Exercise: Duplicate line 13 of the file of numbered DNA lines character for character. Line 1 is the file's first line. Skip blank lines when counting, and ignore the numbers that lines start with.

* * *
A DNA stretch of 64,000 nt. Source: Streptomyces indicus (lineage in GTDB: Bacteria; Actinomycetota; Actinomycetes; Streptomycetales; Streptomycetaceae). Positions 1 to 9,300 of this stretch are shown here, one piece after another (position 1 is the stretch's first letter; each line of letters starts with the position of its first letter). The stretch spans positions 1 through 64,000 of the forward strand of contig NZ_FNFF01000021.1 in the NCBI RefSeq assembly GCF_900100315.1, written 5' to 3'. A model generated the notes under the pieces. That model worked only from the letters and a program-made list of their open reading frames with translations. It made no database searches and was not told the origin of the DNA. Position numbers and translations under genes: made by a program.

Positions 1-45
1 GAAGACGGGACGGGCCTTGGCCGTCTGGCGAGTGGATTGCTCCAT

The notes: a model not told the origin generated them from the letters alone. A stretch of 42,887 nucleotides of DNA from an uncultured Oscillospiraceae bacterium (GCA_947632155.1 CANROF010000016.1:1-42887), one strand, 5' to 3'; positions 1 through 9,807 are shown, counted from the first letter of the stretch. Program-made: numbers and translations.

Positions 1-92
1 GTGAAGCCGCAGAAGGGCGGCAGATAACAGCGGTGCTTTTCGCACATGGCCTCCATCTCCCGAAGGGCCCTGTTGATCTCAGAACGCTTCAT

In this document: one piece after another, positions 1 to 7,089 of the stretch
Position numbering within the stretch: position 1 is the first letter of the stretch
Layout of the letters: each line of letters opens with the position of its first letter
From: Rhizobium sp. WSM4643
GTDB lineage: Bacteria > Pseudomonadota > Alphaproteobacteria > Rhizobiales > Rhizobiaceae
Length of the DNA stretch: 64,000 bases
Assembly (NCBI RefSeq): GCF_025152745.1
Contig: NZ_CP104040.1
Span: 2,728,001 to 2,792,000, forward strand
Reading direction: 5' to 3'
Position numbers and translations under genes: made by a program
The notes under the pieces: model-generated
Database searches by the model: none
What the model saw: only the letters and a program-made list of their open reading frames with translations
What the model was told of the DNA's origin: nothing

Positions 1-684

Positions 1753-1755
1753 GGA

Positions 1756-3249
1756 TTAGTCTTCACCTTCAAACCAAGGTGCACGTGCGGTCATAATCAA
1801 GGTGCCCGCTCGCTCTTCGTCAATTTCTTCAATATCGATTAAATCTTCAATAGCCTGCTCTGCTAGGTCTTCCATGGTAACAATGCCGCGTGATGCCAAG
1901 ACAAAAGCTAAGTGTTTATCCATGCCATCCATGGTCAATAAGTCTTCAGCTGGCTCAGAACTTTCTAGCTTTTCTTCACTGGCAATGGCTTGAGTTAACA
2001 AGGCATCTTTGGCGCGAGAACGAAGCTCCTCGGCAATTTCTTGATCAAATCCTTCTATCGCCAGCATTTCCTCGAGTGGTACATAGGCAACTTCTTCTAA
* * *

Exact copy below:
Assembly (NCBI RefSeq): GCF_025152745.1